What to do?

As I look at the pictures and watch the videos of the devastation in Japan — unfathomable even when right before my eyes — I keep wishing what I’ve wished since first hearing the news: I wish I could send money directly to Japan, whether to the Japanese government or whatever FEMA-like agency or national nonprofit it designates.

I wish I could send the money right from my PayPal account to their account, without wondering which middleman charity to go through. Which one will handle the money responsibly. Which one will spend less of it on overhead. Which one will make best use of it. Which one will get it to the people who need it fastest. Which one won’t waste all the money I’ve sent sending me endless follow-up requests for more money.

I’ve read that so much of the money donated to Haiti hasn’t even been spent or distributed, no doubt bogged down in bureaucracy or in the sheer difficulty of trying to accomplish things in such an impoverished country with little infrastructure.

Japan is so different: It has the ability to mobilize and get things done. I believe it will take care of its people. And I believe its people will take care of each other and their country. All I want to do is help. Directly help.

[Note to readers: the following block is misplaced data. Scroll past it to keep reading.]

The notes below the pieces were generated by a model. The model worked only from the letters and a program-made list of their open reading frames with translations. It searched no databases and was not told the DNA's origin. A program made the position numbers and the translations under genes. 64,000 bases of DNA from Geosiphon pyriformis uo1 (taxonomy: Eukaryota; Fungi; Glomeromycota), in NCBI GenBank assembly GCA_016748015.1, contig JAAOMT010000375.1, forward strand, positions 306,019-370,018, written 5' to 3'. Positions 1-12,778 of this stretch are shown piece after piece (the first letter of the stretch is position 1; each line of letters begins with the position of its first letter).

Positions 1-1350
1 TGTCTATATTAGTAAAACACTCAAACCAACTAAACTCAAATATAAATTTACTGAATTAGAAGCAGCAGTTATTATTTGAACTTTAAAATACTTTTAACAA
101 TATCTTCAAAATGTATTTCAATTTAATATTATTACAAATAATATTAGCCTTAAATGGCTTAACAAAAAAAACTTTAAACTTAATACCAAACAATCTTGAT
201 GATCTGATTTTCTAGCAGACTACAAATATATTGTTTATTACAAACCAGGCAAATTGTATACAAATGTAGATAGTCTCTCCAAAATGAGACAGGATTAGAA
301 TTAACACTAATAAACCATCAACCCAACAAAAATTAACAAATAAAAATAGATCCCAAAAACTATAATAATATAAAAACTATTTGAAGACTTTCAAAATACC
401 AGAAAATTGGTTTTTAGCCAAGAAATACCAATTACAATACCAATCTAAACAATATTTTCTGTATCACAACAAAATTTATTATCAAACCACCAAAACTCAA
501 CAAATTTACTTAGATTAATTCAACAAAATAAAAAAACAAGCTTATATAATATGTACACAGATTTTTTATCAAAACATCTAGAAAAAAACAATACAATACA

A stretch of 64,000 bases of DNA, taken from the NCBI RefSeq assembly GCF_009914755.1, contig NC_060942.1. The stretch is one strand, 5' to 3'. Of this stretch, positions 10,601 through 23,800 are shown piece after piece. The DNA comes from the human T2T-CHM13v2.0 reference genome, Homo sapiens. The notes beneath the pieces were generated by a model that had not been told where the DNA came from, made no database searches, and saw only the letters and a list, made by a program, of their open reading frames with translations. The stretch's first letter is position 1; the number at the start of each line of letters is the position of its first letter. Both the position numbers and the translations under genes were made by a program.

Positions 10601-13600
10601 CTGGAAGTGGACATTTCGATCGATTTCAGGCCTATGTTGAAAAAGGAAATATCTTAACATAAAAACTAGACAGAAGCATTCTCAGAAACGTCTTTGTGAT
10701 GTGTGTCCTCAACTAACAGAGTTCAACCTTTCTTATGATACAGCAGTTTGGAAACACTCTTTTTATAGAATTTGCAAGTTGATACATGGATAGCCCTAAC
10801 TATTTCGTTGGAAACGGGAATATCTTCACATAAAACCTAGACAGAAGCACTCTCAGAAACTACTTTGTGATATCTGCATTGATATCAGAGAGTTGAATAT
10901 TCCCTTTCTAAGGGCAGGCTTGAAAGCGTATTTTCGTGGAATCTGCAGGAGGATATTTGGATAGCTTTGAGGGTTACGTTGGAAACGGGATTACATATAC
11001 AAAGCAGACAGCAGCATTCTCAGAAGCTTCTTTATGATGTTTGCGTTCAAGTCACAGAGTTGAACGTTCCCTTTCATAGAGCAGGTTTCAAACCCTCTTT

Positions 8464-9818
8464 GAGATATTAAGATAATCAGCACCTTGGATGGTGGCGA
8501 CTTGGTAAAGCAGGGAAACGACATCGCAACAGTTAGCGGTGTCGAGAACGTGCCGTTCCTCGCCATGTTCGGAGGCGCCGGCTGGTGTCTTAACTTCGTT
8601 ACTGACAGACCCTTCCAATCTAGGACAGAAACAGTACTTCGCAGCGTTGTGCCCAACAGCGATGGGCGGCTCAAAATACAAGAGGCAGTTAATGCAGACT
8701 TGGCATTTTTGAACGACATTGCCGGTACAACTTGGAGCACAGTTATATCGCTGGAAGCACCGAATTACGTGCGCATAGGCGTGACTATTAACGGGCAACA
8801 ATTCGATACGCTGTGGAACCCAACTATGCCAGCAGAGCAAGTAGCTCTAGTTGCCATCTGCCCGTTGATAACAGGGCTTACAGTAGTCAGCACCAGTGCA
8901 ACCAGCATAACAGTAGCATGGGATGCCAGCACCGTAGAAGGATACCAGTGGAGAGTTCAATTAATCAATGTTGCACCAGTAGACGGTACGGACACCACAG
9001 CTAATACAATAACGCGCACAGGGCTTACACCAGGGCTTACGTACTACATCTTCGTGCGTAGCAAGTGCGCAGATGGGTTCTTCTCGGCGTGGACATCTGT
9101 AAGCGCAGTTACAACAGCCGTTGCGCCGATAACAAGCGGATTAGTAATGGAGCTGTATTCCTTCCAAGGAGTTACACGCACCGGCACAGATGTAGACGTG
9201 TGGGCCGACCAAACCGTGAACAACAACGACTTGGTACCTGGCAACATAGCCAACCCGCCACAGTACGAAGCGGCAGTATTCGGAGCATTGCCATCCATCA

Do Japanese people pay taxes? I write checks regularly to the United States Treasury. Is there a Japan Treasury? A well-known Japanese charity that helps victims of disasters? A church? A temple? How about a worldwide Japan Recovery Fund, administered by the Japanese government, to be used to rebuild?

It’s sad that I don’t quite trust the big U.S. or international charities enough to donate to them without hesitation. Sure, if everything I read in the next couple days and enough sources advise me to contribute to one of them, I surely will. But I’ll keep wishing for something else.

Though, come to think of it, would I trust the U.S. government to spend my donation wisely if it were our country in this position? Ummm, clearly not, as I don’t much care for the way it spends my money in general (talk about overhead, bureaucracy, corruption….). Maybe it’s the same in Japan?

Such uncertainty.

I know I’m not alone. Everyone I know wants to help. I just wish I knew the best way to do that. It’s easy to write a check and think I’ve done my small part. It’s hard to know if I’ve made that donation work as hard as possible. Or if it’s really made a difference at all.